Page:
Looking for calcium in coronary arteries could provide an early warning of future heart attacks in people still in the prime of life, research has shown.
Even small amounts of calcium can identify men and women in their 30s and 40s who are at an increased risk of a fatal or non-fatal heart attack in the next 12 and a half years, say scientists.
A fifth of study participants with high levels of calcium in the major vessels supplying the heart with blood went on to die from a heart attack.
Calcium is one component of deposits, or plaques, made from cholesterol, fat and other substances, that build up on the walls of the arteries and restrict blood flow.
Lead researcher Dr Jeffrey Carr, from Vanderbilt University Medical Centre in the US, said: "We always thought you had to have a certain amount of this plaque before you were at risk of having events.
"What we showed was that, for younger people, any amount of coronary artery calcium (CAC) dramatically and statistically significantly increased risk of clinical heart disease.
"The presence of any coronary artery calcification, even the lowest score, was associated with between a 2.6 and 10-fold increase in clinical events over the next 12.5 years.
"And when it comes to those with high CAC scores, the incidence of death was 22%, or approximately one in five."
He added: "Very few times do you get a biomarker, be it genetic or imaging, that predicts death at a level of 22% over 12.5 years."
The findings, published in the journal Jama Cardiology, emerge from a major US investigation into heart disease risk in young adults.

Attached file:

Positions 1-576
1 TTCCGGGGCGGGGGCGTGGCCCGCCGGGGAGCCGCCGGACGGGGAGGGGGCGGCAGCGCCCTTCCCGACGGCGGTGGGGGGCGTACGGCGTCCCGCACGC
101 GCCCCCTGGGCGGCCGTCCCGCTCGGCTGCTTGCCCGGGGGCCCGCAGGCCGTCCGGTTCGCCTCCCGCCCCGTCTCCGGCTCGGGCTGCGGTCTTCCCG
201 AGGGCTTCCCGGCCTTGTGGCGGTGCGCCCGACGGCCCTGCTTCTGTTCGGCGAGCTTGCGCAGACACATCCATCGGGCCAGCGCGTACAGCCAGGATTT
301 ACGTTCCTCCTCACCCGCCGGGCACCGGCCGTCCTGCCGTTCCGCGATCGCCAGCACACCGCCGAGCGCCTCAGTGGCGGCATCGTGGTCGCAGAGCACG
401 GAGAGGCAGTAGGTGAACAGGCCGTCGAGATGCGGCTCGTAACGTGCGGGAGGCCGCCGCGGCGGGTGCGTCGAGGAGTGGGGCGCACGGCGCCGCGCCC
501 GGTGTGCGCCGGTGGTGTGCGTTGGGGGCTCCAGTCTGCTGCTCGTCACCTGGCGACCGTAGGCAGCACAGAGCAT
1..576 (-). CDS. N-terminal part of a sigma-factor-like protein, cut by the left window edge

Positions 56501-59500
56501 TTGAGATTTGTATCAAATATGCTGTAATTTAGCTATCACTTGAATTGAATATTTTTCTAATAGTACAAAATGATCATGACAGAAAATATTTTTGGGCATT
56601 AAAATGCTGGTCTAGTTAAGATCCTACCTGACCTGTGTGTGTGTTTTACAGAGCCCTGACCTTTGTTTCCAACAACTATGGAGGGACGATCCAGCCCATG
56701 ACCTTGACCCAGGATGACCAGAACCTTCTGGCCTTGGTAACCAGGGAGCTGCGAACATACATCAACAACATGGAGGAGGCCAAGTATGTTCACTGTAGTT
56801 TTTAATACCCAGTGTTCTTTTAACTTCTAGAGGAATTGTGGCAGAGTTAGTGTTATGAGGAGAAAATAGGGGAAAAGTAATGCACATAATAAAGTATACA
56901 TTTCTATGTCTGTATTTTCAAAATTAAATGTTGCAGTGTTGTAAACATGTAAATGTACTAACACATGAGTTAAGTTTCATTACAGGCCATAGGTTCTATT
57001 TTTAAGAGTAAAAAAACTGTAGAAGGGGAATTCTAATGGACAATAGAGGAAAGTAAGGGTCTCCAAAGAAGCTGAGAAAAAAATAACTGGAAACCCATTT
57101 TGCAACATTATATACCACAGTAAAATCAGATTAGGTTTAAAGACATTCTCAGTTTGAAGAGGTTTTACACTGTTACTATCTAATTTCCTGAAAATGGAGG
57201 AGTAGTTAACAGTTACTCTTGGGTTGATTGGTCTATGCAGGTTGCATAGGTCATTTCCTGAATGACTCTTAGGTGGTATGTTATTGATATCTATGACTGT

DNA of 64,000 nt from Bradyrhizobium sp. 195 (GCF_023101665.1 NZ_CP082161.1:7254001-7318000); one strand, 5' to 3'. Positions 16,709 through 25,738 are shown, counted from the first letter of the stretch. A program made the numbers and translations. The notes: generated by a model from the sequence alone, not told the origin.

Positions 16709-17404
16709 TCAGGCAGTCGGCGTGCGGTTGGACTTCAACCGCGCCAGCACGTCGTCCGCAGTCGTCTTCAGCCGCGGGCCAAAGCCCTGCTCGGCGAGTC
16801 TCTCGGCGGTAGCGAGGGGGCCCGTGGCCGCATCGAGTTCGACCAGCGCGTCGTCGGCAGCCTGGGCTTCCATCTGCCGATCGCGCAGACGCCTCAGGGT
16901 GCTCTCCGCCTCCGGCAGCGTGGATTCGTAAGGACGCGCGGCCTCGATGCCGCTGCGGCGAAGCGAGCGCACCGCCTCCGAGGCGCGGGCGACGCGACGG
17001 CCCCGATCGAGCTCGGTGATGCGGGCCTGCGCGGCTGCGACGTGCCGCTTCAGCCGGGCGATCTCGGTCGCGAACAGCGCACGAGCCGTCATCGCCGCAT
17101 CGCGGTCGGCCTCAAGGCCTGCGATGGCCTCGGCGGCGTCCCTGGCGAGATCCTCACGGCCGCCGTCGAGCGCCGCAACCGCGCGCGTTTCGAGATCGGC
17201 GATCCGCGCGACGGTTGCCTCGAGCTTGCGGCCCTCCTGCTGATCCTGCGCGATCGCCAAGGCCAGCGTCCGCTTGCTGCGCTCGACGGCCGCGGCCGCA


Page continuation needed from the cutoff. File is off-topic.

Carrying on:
Computed tomography (CT) scans, which provide 3D X-ray images, were carried out on a total of 3,330 individuals whose progress was followed for an average 12.5 years.
Dr Carr pointed out that coronary artery calcium could easily be spotted on routine CT scans of the chest performed for other reasons.
"For example, a 45-year-old woman with a cough might receive a routine CT scan that shows the presence of a calcified plaque in her coronary arteries," he said.
"With this new information, the doctors don't need to know the CAC score or do additional tests.
"With the information that any CAC is present, she and her health care team could assess her risk and determine the optimum prevention strategy."
Rather than screening everyone for coronary artery calcium, the researchers suggested targeting young adults considered to be at high risk.
Genetic factors, increased age, diabetes and chronic kidney disease can all raise the chances of calcium being deposited in the arteries.